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Photodynamic antimicrobial chemotherapy for Staphylococcus aureus and multidrug-resistant bacterial burn infection in vitro and in vivo

Authors Mai B, Gao Y, Li M, Wang X, Zhang K, Liu Q, Xu C, Wang P

Received 28 March 2017

Accepted for publication 30 June 2017

Published 17 August 2017 Volume 2017:12 Pages 5915—5931


Checked for plagiarism Yes

Review by Single anonymous peer review

Peer reviewer comments 3

Editor who approved publication: Dr Linlin Sun

Bingjie Mai,1,2 Yiru Gao,1,2 Min Li,1,2 Xiaobing Wang,1,2 Kun Zhang,1,2 Quanhong Liu,1,2 Chuanshan Xu,3 Pan Wang1,2

1Key Laboratory of Medicinal Resources and Natural Pharmaceutical Chemistry, Ministry of Education, 2National Engineering Laboratory for Resource Development of Endangered Crude Drugs in Northwest China, College of Life Sciences, Shaanxi Normal University, Xi’an, 3School of Chinese Medicine, Faculty of Medicine, Chinese University of Hong Kong, Hong Kong, China

Background and objectives: Antibiotic resistance has emerged as one of the most important determinants of outcome in patients with serious infections, along with the virulence of the underlying pathogen. Photodynamic antimicrobial chemotherapy (PACT) has been proposed as an alternative approach for the inactivation of bacteria. This study aims to evaluate the antibacterial effect of sinoporphyrin sodium (DVDMS)-mediated PACT on Staphylococcus aureus and multidrug resistant S. aureus in vitro and in vivo.
Materials and methods: Bacteria were incubated with DVDMS and exposed to treatment with light. After PACT treatment, colony-forming units were counted to estimate the bactericidal effect. Intracellular reactive oxygen-species production was detected by flow cytometry. Flow cytometry and fluorescence-microscopy detection of bacterial cell-membrane permeability. Enzyme-linked immunosorbent assays were used to determine expression of VEGF, TGFβ1, TNFα, IL6, and bFGF factors in burn infection.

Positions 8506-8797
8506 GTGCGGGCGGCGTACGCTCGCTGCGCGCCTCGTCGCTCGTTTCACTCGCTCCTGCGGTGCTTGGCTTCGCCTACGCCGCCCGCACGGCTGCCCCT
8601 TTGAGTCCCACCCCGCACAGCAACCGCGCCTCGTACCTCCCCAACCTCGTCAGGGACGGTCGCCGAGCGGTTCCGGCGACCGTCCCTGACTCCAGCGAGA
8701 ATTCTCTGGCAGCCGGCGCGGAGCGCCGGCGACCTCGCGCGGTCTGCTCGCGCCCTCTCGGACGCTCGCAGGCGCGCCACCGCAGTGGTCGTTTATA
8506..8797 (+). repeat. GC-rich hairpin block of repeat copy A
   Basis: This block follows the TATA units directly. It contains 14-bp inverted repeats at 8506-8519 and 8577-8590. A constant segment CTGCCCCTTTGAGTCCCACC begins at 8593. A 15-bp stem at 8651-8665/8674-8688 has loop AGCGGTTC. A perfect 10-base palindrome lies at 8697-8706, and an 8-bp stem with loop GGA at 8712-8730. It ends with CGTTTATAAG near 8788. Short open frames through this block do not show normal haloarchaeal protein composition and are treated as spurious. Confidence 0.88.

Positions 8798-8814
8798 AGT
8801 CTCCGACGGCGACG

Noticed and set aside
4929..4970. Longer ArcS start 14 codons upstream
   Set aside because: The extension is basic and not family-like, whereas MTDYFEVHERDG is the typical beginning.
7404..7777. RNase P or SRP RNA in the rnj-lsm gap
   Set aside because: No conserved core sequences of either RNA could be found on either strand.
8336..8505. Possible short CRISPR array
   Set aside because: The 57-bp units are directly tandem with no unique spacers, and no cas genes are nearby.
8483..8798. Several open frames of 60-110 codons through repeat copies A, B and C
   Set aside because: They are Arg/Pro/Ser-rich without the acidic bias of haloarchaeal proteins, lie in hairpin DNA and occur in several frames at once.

Results: DVDMS-PACT effectively killed bacterial proliferation. Intracellular ROS levels were enhanced obviously in the PACT-treatment group. SYTO 9 and propidium iodide staining showed a decrease in the ratio of green:red fluorescence intensity in the PACT-treatment group in comparison to the control group. Enzyme-linked immunosorbent-assay results revealed that in the healing process, the expression of bFGF, TGFβ1, and VEGF in the treatment group were higher than in the control group, which inhibited inflammation-factor secretion. In addition, skin-tissue bacteria were reduced after treatment.
Conclusion: These results indicate that DVDMS-PACT presents significant bactericidal activity and promotes wound healing after burn infections.

PACT, antibacterial efficacy, burn infection, MDR

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